A Matter of Worth, Live Garra Theatre
September 21, 2015
by, Britt Oliver
The opening scene unfolds with a woman, Ms. Memory, reading a storybook on a very small corner of the stage. With vast animated gestures and characterizations, Ms. Memory tells Hannah’s story to a group of wide-eyed children. White lights boldly illuminate the stage transporting the audience back in time to the days of vast southern cotton plantations, to the days before labor laws, to the days that felt hopeless to the millions of slaves who were victims of ceaseless oppression. The set design, created by Harlan Penn, served as the ideal vessel for capturing the harsh conditions of the period while offering a bit of southern comfort, a porch, a chair, and a small window to offer a tiny glimpse into the world.
Suddenly, Hannah appears, strong, bold, and seemingly secure in herself despite the fact that her master’s illness creates an uncertain future. Seventy-three year old Hannah guides the audience on her personal journey: from her initial experience as a long-term plantation slave to the jarring death of her master, placing her future in the hands of auctioneers. Her perspective offered a fresh focus on a portion of history often forgotten. Hannah’s harrowing story is told, with the help of her fellow field workers, rife with historical details that textbooks seem to have left out. For example, the fact that slaves were stripped of their clothing, their names, and ultimately their dignity. As Hannah’s story comes to a close, will she allow her auction block price of a single dollar to determine her worth?
For many African Americans, derogatory phrases and uneasy actions were unfortunate characteristics of this time including being called by racial slurs rather than by their given name, being malnourished, and receiving painful whippings by masters, and slave overseers. In order to show there was hope during those troubling times, director Wanda Whiteside incorporated inspirational spirituals, dances, and poetry to bridge the gap between slavery and African culture. The narrative was so profoundly poetic it bore a Shakespearian cadence.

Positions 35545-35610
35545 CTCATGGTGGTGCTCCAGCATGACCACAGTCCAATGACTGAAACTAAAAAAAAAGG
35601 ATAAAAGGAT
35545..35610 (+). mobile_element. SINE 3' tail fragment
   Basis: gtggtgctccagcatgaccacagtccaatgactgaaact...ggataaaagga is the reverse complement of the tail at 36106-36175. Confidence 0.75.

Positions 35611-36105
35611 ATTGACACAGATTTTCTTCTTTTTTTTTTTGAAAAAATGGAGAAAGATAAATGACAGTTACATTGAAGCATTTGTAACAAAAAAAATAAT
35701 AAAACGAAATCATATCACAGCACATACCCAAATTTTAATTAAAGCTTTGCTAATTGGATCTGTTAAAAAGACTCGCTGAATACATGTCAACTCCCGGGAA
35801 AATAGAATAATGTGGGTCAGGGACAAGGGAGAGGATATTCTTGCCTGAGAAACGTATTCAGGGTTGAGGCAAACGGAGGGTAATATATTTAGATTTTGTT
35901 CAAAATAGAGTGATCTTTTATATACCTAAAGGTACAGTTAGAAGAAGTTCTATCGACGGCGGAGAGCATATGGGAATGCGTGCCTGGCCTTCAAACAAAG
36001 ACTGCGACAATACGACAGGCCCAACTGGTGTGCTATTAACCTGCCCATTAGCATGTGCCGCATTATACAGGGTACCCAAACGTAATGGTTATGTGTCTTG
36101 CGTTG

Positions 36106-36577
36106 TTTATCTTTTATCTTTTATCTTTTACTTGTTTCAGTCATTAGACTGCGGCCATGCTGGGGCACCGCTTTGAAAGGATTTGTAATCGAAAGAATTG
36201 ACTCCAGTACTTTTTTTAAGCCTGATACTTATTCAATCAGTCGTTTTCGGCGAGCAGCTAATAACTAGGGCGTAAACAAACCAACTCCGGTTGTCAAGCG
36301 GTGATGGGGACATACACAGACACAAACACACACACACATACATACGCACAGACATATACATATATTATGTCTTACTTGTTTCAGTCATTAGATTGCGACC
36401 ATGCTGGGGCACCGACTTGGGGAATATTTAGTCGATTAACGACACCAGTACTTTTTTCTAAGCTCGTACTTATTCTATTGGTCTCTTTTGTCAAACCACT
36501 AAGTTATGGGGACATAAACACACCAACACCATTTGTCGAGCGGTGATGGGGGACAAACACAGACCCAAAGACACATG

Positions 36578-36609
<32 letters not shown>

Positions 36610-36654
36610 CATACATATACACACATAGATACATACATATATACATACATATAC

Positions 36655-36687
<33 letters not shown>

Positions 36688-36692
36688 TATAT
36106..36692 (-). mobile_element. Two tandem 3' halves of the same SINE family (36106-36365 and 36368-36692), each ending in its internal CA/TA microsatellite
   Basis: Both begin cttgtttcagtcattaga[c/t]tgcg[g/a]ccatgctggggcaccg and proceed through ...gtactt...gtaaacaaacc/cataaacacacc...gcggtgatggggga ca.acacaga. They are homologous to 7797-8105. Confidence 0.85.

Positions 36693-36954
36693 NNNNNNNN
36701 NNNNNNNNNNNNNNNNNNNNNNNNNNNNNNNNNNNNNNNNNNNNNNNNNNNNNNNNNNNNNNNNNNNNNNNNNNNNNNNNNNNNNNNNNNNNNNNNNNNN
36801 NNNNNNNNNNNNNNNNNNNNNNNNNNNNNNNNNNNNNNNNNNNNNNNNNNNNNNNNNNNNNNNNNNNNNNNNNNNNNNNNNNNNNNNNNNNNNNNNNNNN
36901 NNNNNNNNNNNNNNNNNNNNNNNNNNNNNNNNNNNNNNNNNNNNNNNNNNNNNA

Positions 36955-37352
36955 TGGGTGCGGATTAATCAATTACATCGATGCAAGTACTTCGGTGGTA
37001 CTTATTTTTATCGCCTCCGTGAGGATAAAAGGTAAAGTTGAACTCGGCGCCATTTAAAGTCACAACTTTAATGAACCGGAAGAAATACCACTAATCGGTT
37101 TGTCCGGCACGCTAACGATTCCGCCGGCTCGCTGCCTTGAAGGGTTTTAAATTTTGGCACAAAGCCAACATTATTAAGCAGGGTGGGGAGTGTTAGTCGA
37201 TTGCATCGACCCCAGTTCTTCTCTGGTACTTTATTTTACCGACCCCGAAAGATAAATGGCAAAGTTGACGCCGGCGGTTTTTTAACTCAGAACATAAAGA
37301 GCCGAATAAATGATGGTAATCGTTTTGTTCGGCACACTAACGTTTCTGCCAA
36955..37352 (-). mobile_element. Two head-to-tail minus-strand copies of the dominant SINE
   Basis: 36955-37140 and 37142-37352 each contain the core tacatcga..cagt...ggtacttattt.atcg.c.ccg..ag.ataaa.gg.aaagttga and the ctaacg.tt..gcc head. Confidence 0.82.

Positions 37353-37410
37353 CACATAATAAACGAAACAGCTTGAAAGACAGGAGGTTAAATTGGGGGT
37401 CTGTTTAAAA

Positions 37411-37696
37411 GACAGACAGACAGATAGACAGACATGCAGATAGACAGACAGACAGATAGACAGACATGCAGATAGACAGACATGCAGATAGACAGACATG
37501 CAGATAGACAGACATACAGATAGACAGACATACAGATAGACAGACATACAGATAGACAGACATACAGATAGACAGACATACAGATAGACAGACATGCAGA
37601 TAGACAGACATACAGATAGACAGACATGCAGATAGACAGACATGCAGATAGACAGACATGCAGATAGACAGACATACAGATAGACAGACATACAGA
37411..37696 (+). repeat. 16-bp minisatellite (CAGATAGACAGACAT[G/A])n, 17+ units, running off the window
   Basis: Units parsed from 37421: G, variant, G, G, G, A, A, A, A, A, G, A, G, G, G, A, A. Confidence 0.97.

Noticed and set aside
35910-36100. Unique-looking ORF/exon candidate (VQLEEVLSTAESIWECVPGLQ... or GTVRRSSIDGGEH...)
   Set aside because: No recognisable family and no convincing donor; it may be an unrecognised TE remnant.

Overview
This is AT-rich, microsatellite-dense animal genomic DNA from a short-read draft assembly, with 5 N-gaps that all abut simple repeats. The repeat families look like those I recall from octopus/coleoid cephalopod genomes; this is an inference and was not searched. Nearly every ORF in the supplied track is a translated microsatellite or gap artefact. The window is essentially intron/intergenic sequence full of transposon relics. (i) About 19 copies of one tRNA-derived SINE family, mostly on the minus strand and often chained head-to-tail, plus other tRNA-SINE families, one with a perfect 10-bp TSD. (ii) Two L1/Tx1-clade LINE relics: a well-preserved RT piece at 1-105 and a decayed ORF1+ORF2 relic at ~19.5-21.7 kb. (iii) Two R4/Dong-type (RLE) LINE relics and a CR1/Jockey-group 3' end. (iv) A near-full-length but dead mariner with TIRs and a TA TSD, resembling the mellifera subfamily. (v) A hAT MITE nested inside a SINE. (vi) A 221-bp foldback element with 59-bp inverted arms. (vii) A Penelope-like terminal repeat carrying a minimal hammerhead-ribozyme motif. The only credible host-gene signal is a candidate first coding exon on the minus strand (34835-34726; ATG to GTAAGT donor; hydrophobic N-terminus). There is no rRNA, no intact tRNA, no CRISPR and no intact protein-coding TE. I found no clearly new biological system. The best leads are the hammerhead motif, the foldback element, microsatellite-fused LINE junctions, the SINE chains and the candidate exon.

It takes a strong ensemble to pull off such eloquent words with ease and emotional conviction. Whiteside assembled a talented, collaborative, collection of actors who were deeply connected to the storyline and eager to engage the audience in a captivating manor. Judy Leak’s depiction of Hannah reflected her wide emotional range as an actor. Whether she confidently informed us of Hannah’s various talents or tearfully explained how she was stripped of her birth name, Ms. Leak brought Hannah to life by giving her so many dimensions.
The Young Voices also played a pivotal part in the retelling of history. Their sheer presence, as they actively engaged in the story by virtue of listening, offered a direct connection from generation to generation. They also served as a metaphor for the fact that the past shall not be forgotten, but through understanding, the future will be a hopeful one. Ms. Memory further conveyed the hopeful undertone of the dialogue by reciting each tale with a bubbly burst of energy as she read Hannah’s story to the children.
Conversely, chorus members/plantation field workers Clyde McKnight, Antoinette Greene-Fisher, and Christa M. Bennett, offered raw performances as they recited grizzly facts that are often hard to stomach. Whiteside cleverly chose to engage the audience in the gritty historical recollections by having chorus members speak and move into the audience bringing us out of our comfort zone and into the harsh reality of slave life.
A Matter of Worth explores a time of degradation with dignity and creativity. Careful construction of the script, ensemble, and the crew allowed the audience to enter a troubling time while keeping the knowledge of a hopeful future in mind. This story is a must see for truth seekers old and young. Ms. Cole presents the facts in such a way that slavery is far from a mere period in history, slavery is finally personified.
A Matter of Worth plays through September 24, 2015 at Live
Garra Theatre performing at the Silver Spring Black Box Theatre – 8641 Colesville
Road, in Silver Spring, MD. For tickets, call (855) 575-4834, or purchase them online.
About Britt Oliver: Britt Oliver is an entertainment enthusiast. She enjoys writing, performing, and attending a wide array of shows in DC and beyond. As a budding playwright and poet, she derives inspiration from her urban adventures. Follow the fun on twitter @beingbrittoh.